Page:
Off-campus UMass Amherst users: To download dissertations, please use the following link to log into our proxy server with your UMass Amherst user name and password.
Non-UMass Amherst users, please click the view more button below to purchase a copy of this dissertation from Proquest.
(Some titles may also be available free of charge in our Open Access Dissertation Collection, so please check there first.)
Use of a W-band polarimeter to measure microphysical characteristics of clouds
This dissertation presents W-Band measurements of the copolar correlation co-efficient and Doppler spectrum taken from the University of Wyoming King Air research airplane. These measurements demonstrate the utility of making W-Band polarimetric and Doppler spectrum measurements from an airborne platform in investigations of cloud microphysical properties.^ Comparison of copolar correlation coefficient measurements with aircraft in situ probe measurements verifies that polarimetric measurements indicate phase transitions, and hydrometeor alignment in ice clouds. Melting layers in clouds were measured by the W-Band system on board the King Air during 1992 and 1994. Both measurements established the use of the linear depolarization ratio, LDR, to locate the melting layer using an airborne W-Band system. The measurement during 1994 allowed direct comparison of the magnitude of the copolar correlation coefficient with the values of LDR. The relation between the measurements corresponds with a predicted relationship between the two parameters for observation of particles exhibiting isotropy in the plane of polarization. Measurements of needle crystals at horizontal and vertical incidence provided further evidence that the copolar correlation coefficient values agreed with the expected response from hydrometeors possessing a preferred alignment for the side looking case, and hydrometeors without a preferred alignment for the vertical incidence case. Observation of significant specific differential phase at vertical incidence, the first reported at W-Band, corresponded to a significant increase in differential reflectivity overhead, which was most likely produced by hydrometeor alignment driven by cloud electrification.^ Comparison of the drop size distributions estimated using the Doppler spectra with those measured by the wingtip probes on the King Air reveals that the radar system is better suited under some liquid cloud conditions to provide microphysical measurements of the cloud or precipitation than the probes. The radiometric calibration of the radar system determines the accuracy of the drop size distribution estimate. The results presented here indicate that the procedure used to absolutely calibrate the W-Band radar system successfully characterized the reflectivity measurements to the extent required to obtain close correspondence between the radar and probe measurements of the drop size distribution. ^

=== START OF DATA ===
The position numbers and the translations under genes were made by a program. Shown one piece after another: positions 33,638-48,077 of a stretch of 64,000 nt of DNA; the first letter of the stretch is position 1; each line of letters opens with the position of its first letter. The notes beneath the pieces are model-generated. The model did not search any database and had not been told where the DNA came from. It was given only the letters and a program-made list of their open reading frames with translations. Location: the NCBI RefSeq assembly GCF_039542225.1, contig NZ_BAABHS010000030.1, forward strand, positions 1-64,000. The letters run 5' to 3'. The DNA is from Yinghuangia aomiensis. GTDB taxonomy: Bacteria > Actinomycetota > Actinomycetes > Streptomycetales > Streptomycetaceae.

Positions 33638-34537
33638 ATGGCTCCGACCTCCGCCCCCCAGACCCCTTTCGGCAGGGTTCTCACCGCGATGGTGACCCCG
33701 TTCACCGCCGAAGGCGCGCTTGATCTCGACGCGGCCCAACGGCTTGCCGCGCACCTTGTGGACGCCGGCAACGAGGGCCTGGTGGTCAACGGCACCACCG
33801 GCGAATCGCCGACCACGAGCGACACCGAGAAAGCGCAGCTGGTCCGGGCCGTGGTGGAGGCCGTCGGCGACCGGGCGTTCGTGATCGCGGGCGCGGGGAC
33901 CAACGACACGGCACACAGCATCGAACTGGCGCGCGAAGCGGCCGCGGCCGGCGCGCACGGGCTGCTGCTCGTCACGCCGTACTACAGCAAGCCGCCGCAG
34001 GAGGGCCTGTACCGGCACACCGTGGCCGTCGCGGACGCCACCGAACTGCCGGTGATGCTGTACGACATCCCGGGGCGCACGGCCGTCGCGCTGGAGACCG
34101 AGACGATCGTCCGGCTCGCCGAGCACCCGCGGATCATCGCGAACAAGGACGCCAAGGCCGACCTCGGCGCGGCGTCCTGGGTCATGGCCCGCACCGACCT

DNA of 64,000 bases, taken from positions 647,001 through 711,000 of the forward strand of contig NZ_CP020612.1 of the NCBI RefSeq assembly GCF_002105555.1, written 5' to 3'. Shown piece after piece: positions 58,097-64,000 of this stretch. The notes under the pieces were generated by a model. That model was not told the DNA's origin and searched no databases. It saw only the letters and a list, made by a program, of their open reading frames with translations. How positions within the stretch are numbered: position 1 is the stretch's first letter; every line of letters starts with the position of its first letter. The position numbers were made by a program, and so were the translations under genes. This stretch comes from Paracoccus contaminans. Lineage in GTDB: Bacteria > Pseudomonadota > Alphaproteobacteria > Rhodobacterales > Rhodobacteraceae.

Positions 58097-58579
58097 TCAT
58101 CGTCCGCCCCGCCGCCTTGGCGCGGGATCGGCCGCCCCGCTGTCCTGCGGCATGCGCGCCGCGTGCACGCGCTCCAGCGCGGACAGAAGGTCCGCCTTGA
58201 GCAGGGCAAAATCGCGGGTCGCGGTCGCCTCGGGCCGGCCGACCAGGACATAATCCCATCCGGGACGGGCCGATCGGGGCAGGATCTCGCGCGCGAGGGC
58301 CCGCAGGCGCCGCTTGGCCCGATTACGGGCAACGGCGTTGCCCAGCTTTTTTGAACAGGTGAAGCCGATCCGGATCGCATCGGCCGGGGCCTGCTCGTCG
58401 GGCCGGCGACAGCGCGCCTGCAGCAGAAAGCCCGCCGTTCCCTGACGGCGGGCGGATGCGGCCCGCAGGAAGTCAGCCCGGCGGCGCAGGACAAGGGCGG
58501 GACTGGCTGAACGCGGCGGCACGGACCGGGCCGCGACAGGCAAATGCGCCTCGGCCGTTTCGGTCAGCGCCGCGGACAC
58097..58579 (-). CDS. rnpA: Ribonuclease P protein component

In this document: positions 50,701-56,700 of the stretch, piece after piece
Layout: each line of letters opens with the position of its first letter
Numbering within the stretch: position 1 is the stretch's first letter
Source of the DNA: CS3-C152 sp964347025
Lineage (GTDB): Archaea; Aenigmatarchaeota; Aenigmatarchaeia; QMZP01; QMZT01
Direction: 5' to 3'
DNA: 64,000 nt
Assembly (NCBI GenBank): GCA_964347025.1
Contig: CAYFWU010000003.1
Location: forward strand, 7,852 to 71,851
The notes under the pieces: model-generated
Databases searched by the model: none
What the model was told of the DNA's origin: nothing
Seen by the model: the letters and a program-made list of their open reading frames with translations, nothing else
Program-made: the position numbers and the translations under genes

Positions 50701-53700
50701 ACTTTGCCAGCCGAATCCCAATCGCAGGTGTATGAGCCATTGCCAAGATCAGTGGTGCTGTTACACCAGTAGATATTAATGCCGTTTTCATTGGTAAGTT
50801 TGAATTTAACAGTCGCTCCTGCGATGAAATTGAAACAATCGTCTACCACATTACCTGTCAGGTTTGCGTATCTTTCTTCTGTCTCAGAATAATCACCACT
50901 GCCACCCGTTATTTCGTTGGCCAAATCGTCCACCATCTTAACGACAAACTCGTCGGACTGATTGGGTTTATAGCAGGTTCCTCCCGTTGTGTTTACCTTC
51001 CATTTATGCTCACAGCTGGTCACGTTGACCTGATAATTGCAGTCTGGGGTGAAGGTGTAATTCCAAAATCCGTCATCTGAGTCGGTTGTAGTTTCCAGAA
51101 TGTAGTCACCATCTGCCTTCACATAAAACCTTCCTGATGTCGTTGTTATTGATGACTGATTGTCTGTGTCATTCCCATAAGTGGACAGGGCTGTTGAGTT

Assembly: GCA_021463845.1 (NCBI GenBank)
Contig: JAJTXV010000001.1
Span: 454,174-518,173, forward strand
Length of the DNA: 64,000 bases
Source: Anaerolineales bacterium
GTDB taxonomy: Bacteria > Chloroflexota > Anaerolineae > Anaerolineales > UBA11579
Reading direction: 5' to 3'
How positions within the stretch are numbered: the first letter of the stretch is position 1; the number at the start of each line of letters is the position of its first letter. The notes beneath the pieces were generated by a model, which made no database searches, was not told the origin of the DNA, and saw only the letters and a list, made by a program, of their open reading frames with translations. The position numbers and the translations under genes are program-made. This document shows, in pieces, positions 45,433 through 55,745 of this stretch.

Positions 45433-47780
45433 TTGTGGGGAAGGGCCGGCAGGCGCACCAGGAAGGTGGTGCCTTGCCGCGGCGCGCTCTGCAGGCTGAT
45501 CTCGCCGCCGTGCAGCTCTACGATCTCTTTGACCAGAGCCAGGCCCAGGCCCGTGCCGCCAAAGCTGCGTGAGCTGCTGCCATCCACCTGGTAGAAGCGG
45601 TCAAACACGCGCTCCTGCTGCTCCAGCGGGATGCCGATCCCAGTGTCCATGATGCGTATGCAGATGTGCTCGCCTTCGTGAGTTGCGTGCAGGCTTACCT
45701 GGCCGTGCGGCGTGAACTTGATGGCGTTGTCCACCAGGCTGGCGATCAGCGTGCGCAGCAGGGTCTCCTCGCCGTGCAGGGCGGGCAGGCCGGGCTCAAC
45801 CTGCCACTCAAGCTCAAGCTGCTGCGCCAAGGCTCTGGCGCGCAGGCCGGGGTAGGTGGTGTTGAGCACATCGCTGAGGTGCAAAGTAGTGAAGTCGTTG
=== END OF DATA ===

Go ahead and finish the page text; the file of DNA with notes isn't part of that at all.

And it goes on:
Geotechnology|Engineering, Electronics and Electrical|Physics, Atmospheric Science
John Charles Galloway,
"Use of a W-band polarimeter to measure microphysical characteristics of clouds"
(January 1, 1997).
Electronic Doctoral Dissertations for UMass Amherst.